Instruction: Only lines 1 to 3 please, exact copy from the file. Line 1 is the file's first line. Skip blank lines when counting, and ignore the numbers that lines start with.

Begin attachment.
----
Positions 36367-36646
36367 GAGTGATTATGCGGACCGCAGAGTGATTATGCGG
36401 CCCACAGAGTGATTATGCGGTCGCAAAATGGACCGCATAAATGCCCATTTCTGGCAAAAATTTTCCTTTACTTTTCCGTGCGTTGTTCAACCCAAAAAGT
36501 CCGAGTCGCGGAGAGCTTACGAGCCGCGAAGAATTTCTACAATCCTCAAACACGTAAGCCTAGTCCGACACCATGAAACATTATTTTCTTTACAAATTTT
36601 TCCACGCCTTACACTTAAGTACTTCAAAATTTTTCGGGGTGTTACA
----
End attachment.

Positions 36367-36646
36367 GAGTGATTATGCGGACCGCAGAGTGATTATGCGG
36401 CCCACAGAGTGATTATGCGGTCGCAAAATGGACCGCATAAATGCCCATTTCTGGCAAAAATTTTCCTTTACTTTTCCGTGCGTTGTTCAACCCAAAAAGT